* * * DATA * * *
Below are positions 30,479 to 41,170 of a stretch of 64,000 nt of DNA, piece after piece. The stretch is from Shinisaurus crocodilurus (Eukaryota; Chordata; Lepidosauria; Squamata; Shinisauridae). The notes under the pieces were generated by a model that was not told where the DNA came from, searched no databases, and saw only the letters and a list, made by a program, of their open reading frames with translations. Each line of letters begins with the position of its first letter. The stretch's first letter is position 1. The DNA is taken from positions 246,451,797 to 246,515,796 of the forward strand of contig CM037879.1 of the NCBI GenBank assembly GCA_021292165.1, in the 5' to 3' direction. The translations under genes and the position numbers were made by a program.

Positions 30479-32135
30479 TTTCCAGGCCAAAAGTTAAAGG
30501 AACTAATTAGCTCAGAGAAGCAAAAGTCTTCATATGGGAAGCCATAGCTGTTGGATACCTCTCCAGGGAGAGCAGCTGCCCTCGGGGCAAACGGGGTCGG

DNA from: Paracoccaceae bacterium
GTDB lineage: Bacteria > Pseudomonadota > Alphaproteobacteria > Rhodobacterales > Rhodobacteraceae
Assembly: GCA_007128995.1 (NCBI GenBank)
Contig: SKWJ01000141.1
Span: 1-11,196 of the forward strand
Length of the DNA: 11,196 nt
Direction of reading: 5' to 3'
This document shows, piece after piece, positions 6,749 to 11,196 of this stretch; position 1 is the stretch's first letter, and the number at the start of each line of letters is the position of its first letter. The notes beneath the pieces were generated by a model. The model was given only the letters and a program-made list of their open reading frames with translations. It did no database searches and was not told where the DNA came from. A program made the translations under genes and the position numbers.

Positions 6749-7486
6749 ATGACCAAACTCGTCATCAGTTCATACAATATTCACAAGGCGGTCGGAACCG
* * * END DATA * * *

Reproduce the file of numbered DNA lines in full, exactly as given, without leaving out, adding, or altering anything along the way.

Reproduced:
Below are positions 30,479 to 41,170 of a stretch of 64,000 nt of DNA, piece after piece. The stretch is from Shinisaurus crocodilurus (Eukaryota; Chordata; Lepidosauria; Squamata; Shinisauridae). The notes under the pieces were generated by a model that was not told where the DNA came from, searched no databases, and saw only the letters and a list, made by a program, of their open reading frames with translations. Each line of letters begins with the position of its first letter. The stretch's first letter is position 1. The DNA is taken from positions 246,451,797 to 246,515,796 of the forward strand of contig CM037879.1 of the NCBI GenBank assembly GCA_021292165.1, in the 5' to 3' direction. The translations under genes and the position numbers were made by a program.

Positions 30479-32135
30479 TTTCCAGGCCAAAAGTTAAAGG
30501 AACTAATTAGCTCAGAGAAGCAAAAGTCTTCATATGGGAAGCCATAGCTGTTGGATACCTCTCCAGGGAGAGCAGCTGCCCTCGGGGCAAACGGGGTCGG

DNA from: Paracoccaceae bacterium
GTDB lineage: Bacteria > Pseudomonadota > Alphaproteobacteria > Rhodobacterales > Rhodobacteraceae
Assembly: GCA_007128995.1 (NCBI GenBank)
Contig: SKWJ01000141.1
Span: 1-11,196 of the forward strand
Length of the DNA: 11,196 nt
Direction of reading: 5' to 3'
This document shows, piece after piece, positions 6,749 to 11,196 of this stretch; position 1 is the stretch's first letter, and the number at the start of each line of letters is the position of its first letter. The notes beneath the pieces were generated by a model. The model was given only the letters and a program-made list of their open reading frames with translations. It did no database searches and was not told where the DNA came from. A program made the translations under genes and the position numbers.

Positions 6749-7486
6749 ATGACCAAACTCGTCATCAGTTCATACAATATTCACAAGGCGGTCGGAACCG